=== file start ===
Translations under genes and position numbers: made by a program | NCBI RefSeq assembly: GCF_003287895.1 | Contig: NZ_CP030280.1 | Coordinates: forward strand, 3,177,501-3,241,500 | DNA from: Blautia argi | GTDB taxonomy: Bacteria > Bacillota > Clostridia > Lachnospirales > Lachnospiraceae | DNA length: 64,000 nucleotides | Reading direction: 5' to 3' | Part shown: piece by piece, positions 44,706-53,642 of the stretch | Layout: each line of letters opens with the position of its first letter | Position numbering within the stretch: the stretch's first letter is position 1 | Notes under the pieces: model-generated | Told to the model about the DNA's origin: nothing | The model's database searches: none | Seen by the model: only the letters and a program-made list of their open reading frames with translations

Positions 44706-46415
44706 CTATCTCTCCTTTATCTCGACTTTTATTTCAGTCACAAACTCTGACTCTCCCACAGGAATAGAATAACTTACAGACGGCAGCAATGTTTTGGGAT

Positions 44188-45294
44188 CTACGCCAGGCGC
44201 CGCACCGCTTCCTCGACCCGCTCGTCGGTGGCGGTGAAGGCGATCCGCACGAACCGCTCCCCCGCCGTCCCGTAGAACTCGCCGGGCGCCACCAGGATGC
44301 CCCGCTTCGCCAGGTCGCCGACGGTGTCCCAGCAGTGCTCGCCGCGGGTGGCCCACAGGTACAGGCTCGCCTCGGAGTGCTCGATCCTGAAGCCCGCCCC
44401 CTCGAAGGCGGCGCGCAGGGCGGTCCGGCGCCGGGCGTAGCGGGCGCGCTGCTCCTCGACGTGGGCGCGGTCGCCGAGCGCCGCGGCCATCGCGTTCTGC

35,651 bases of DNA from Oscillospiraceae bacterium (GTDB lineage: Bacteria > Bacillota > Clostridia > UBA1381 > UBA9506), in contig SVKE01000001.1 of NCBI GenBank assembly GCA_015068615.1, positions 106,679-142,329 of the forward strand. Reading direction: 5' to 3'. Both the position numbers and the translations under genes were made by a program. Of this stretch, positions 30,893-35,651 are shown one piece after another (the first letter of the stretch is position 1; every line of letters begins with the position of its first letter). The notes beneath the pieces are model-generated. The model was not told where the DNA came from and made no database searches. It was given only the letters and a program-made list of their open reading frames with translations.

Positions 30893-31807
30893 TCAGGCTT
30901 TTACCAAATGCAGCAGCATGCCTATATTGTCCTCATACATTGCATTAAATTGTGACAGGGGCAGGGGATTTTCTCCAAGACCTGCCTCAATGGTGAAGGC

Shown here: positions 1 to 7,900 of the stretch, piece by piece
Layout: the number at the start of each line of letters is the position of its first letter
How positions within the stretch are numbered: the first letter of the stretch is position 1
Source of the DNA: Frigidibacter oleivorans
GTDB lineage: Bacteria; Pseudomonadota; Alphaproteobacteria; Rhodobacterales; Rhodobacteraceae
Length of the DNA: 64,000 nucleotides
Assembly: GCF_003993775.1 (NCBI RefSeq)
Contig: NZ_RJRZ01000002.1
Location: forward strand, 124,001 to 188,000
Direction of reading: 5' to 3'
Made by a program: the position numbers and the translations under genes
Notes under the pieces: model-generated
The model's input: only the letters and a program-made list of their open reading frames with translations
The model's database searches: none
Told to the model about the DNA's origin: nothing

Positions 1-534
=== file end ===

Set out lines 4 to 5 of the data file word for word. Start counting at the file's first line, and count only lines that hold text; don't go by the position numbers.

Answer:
Positions 44188-45294
44188 CTACGCCAGGCGC